Christopher Hitchens Biographysource:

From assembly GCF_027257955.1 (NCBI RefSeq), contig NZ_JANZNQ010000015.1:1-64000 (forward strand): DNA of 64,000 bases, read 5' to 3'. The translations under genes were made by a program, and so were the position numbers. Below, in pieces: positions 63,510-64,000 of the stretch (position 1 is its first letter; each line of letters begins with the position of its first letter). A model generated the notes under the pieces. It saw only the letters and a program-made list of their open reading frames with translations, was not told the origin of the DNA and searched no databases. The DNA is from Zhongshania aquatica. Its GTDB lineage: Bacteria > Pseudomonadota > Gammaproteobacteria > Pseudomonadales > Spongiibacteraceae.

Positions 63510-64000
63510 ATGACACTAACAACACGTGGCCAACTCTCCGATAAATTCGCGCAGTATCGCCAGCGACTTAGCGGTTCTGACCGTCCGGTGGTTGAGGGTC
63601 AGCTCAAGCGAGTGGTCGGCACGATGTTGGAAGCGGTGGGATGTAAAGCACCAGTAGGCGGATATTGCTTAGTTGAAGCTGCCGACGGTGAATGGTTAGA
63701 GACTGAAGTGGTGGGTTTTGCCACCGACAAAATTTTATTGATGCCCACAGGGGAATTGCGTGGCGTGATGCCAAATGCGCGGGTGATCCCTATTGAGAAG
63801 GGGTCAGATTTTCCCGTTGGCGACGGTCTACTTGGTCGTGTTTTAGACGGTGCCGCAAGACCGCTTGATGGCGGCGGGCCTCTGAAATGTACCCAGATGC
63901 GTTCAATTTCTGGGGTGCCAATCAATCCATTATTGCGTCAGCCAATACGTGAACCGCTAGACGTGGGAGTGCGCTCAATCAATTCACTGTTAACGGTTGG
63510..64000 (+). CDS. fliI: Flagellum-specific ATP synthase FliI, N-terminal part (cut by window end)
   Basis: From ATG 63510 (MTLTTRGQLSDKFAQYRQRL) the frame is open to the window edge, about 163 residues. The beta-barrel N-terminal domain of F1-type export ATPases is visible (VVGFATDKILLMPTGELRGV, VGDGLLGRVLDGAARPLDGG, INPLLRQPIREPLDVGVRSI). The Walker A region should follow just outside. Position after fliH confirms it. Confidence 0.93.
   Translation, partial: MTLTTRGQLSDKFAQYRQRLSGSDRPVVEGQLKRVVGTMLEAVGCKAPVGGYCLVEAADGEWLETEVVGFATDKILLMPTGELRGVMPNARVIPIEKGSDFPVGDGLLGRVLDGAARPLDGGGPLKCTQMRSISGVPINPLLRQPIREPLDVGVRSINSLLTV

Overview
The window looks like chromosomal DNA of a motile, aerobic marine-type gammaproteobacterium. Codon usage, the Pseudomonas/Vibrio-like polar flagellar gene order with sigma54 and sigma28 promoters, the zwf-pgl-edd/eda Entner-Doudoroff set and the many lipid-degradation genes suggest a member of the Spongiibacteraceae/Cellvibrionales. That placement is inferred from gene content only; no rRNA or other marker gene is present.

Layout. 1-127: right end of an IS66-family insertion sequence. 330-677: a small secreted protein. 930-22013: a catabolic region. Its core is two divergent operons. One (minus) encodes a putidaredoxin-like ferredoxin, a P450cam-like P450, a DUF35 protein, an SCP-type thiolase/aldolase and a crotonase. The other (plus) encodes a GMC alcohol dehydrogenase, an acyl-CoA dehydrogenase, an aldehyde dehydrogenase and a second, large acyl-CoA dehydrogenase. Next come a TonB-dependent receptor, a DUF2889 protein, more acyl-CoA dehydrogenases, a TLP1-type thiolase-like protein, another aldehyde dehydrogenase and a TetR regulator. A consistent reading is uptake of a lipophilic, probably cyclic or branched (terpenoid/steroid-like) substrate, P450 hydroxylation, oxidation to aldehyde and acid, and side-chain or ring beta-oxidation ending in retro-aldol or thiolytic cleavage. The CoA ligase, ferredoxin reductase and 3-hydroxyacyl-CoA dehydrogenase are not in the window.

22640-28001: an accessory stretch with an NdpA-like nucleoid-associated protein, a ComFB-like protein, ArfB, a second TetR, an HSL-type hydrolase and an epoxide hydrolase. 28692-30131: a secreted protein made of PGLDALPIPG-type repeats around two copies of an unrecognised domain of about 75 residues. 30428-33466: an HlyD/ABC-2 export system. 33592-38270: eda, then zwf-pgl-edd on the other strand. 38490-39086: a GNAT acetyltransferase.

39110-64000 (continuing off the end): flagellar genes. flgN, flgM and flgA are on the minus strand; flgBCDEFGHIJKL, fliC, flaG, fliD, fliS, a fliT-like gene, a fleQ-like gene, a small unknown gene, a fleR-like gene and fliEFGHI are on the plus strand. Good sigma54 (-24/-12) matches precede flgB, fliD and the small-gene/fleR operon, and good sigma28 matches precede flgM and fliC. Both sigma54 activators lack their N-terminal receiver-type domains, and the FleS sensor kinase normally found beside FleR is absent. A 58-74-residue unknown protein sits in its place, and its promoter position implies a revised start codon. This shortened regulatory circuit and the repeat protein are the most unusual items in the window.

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Christopher Eric Hitchens (13 April 1949 – 15 December 2011) was a British-American author and journalist. Hitchens contributed to ''New Statesman'', ''The Nation'', ''The Atlantic'', ''The London Review of Books'', ''The Times Literary Supplement'' and ''Vanity Fair''. He was the author of twelve books and five collections of essays, and concentrated on a range of subjects, including politics, literature and religion. A staple of talk shows and lecture circuits, his confrontational style of debate made him both a lauded and controversial figure. Known for his contrarian stance on a number of issues, he excoriated such public figures as Mother Teresa, Bill Clinton, Henry Kissinger, Lady Diana, Ayn Rand, and Pope Benedict XVI. He was the older brother of author Peter Hitchens. Initially describing himself as a socialist, Hitchens began his break from the established political left after what he called the "tepid reaction" of the Western left to the Rushdie Affair. The September 11 attacks "exhilarated" him, strengthening his embrace of an interventionist foreign policy, and his criticism of what he called "fascism with an Islamic face". His numerous editorials in support of the Iraq War caused some to label him a neoconservative, although Hitchens insisted he was not "a conservative of any kind", and his friend Ian McEwan described him as representing the anti-totalitarian left. Indeed, in a 2010 BBC interview, he maintained that he was a Leftist. A noted critic of religion and an antitheist, he said that a person "could be an atheist and wish that belief in God were correct", but that "an antitheist, a term I'm trying to get into circulation, is someone who is relieved that there's no evidence for such an assertion." According to Hitchens, the concept of a God or a supreme being is a totalitarian belief that destroys individual freedom, and that free expression and scientific discovery should replace religion as a means of teaching ethics and defining human civilization. His anti-religion polemic, ''God Is Not Great,'' sold over 500,000 copies. Hitchens died on 15 December 2011, from complications arising from oesophageal cancer, a disease that he acknowledged was likely due to his lifelong predilection for heavy smoking and drinking. His death prompted tributes and eulogies from a range of public figures, including Tony Blair, Richard Dawkins, Sam Harris, Salman Rushdie, Lawrence Krauss, Martin Amis, James Fenton, Stephen Fry and Francis Collins.Wikipedia This entry is from Wikipedia, the user-contributed encyclopedia. It may not have been reviewed by professional editors and is licensed under the GNU Free Documentation License. If you find the biography content factually incorrect, defamatory or highly offensive you can edit this article at Wikipedia.